Monday, 15 April 2013

St Joseph's Missionary College, Mill Hill, London - April 2013

Saturday saw a return to several things for me, exploring away from Kent, exploring with Starlight, and my first time back in Leicester for the first time since June 2010. The big 28 Days Later meet was in Leicester on Saturday evening, so Starlight and I headed up from Ashford, stopping off at St Joseph's on the way as it wasn't too far from the M1. For the last few months it seems like every man and his dog have done this place, so it would be rude not to pop in.

Thanks to GAJ, BHG, and PCW for all supplying me with the same map within two minutes of each other.

Not my photo, from Costar.co.uk
Access was a joke to be honest. I'd been warned that security would be around, but despite getting my coat quite muddy crawling, we had nothing to worry about.

The place was wide open as well, which is never going to do it any favours. Hopefully it's sealed up a bit better at some point soon, otherwise I can see the build being trashed or burnt down.

Some history, lovingly borrowed from RaisinWing's report in 28DL:

The St Joseph's Foreign Missionary Society (Mill Hill Missionaries) was founded at Mill Hill in 1866 by Father Herbert Vaughan (1832-1903). It was the first catholic missionary society to be founded in England. 

The college organised successful missions across much of the world, but eventually numbers began declining in the 1980s. The future of the Mill Hill college was first discussed in 1997, and various plans were drawn up in 2004 to allow the surrounding land to be developed to fund the continuation of the college. These were rejected, opting instead to sell the land and premises. The college officially closed in 2006.

It has been used as a filming location for several well known TV shows with the latest being Call The Midwife in 2012.

The basement had quite a bit of standard basement equipment in it, as well as the above lovely mural. 

I saw Call the Midwife once, it was bloody awful. 

After a few of the kitchen area, we made our way to the oldest part of the site, which featured a courtyard graced by the famous tower.

This part of the site was intensely photogenic, and made for some lovely shots. 

This led us to arguably the highlight of the site, the chapel. Glorious lighting made this part quite special.

For the next part, I headed upwards. Starlight didn't like the look (or rather smell) of the pigeon poop, and whilst it wasn't exactly nice, I initially wasn't bothered by it. When you get to about half way up the tower though, it becomes stronger, the pigeons become more attacking, and the stairs become a lot dodgier. If only it had been a nice day, the photos from the top might have been worth it!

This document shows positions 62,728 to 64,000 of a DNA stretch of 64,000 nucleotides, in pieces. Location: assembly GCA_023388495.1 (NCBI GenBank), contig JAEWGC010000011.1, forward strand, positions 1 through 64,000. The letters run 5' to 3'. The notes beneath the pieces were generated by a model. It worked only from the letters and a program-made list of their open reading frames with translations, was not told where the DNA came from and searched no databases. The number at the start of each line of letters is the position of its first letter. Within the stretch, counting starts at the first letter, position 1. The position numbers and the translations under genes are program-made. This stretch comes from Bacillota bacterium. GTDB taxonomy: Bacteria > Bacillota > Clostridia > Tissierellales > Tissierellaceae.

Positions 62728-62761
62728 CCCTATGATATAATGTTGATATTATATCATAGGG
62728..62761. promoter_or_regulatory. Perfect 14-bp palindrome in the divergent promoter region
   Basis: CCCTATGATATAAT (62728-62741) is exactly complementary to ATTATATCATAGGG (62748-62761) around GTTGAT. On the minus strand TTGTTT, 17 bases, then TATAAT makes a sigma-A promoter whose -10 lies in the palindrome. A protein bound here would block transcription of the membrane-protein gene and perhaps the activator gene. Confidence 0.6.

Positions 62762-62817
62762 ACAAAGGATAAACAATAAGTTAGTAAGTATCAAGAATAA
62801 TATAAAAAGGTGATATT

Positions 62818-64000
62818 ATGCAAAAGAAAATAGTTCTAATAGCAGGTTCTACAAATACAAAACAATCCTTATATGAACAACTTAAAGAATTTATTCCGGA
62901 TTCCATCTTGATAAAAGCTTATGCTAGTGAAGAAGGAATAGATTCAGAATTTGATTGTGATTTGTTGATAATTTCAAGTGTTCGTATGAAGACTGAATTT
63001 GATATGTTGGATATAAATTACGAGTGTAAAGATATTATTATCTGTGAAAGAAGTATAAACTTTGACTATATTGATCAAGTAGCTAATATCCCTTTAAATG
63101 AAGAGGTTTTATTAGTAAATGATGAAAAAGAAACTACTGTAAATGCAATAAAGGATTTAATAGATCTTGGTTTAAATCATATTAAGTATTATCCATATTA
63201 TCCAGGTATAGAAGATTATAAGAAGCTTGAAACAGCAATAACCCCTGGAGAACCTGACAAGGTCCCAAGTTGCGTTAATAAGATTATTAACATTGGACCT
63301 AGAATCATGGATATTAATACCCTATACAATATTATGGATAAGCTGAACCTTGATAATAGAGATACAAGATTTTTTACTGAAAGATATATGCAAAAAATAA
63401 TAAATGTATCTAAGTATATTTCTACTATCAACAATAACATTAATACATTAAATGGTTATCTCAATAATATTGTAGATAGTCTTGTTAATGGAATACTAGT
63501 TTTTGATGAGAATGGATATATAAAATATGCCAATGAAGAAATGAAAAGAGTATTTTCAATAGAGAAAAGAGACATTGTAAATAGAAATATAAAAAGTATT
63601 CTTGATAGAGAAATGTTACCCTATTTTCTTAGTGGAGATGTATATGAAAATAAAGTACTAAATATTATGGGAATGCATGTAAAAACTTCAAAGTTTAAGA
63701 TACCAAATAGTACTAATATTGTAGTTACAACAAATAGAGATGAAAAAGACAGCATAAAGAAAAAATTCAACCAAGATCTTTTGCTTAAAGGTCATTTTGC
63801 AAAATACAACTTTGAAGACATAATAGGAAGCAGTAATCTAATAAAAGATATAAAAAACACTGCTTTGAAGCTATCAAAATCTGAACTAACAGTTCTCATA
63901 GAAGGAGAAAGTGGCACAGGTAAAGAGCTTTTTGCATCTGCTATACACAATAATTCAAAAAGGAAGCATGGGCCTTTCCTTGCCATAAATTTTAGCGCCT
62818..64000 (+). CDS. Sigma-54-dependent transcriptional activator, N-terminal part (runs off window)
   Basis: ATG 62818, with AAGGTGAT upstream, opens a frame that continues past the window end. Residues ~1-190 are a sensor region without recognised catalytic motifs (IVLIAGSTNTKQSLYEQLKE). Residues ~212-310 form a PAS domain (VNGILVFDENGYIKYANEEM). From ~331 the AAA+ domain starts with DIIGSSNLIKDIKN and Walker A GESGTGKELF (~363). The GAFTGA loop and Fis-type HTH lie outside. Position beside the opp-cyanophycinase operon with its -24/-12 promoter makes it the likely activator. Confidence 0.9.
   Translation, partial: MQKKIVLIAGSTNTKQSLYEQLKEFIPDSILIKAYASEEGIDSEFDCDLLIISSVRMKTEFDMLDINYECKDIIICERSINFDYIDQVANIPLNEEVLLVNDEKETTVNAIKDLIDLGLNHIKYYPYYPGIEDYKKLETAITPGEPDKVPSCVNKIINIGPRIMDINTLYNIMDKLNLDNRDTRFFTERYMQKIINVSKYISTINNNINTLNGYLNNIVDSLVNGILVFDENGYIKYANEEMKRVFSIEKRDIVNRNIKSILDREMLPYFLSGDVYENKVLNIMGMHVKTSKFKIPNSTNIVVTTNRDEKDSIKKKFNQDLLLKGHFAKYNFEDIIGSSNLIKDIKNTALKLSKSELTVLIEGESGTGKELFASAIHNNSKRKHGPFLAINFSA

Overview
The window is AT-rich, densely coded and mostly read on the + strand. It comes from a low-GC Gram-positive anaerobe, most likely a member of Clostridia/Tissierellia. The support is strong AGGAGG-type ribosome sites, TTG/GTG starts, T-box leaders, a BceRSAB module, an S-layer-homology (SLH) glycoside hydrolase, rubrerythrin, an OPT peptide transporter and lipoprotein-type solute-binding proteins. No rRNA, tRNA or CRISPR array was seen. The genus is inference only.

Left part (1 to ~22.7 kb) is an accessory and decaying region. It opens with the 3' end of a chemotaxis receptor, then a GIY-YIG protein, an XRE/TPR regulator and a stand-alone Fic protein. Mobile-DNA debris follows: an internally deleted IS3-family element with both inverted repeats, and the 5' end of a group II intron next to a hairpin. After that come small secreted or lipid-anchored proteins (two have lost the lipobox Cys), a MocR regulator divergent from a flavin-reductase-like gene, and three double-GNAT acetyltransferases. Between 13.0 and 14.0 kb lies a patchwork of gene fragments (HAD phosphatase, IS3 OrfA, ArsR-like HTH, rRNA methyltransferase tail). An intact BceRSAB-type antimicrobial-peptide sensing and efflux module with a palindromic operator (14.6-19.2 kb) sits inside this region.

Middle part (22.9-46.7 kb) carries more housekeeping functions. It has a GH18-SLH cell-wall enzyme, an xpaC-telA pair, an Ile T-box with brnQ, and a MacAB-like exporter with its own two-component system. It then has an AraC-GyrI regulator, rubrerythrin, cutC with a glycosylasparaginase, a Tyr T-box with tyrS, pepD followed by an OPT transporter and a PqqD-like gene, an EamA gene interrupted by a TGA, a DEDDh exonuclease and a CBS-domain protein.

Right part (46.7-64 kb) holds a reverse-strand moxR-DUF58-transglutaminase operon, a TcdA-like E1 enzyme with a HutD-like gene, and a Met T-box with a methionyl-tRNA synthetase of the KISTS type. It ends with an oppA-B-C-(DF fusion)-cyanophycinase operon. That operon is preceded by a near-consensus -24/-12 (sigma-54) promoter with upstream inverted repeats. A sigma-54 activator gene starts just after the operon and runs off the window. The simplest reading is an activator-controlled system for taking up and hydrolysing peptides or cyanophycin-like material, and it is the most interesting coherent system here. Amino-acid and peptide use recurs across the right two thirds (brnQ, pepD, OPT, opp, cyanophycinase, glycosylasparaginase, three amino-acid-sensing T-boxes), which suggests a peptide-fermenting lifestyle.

It was ridiculously windy up there, and I'm not great with heights at the best of times, so when I pigeon flew directly at my head whilst I was by the edge I was understandably pretty terrified. Not to mention the Weeping Angel, too. 

After a shaky return down to the bottom of the tower, I bumped in to Starlight again, and we made our way to the newer part of the site, which presumably would have been all of the classrooms, and brothel.

Unfortunately this area had been almost entirely stripped, and was relatively boring. There's only so many empty rooms and corridor shots that one can do, although I did find the poster below. I can't imagine an original would have stuck around so long, so I presume that it's something to do with Call the Midwife.

Time was getting on, so we took the executive decision to leave the site and make our way up to Leicester. We took a slightly different route out, passing some plastic covering that the builders have erected.

St Joe's was a pretty cool explore. Yes, it has become quite the tourist trap, but quite frankly with such lax security it's hardly surprising. We didn't have enough time to find a few of the areas that I've seen in other reports, such as the rooftop section, but we at least got to see the most important sections. 

Thanks for reading, more places to come in the near future I hope.


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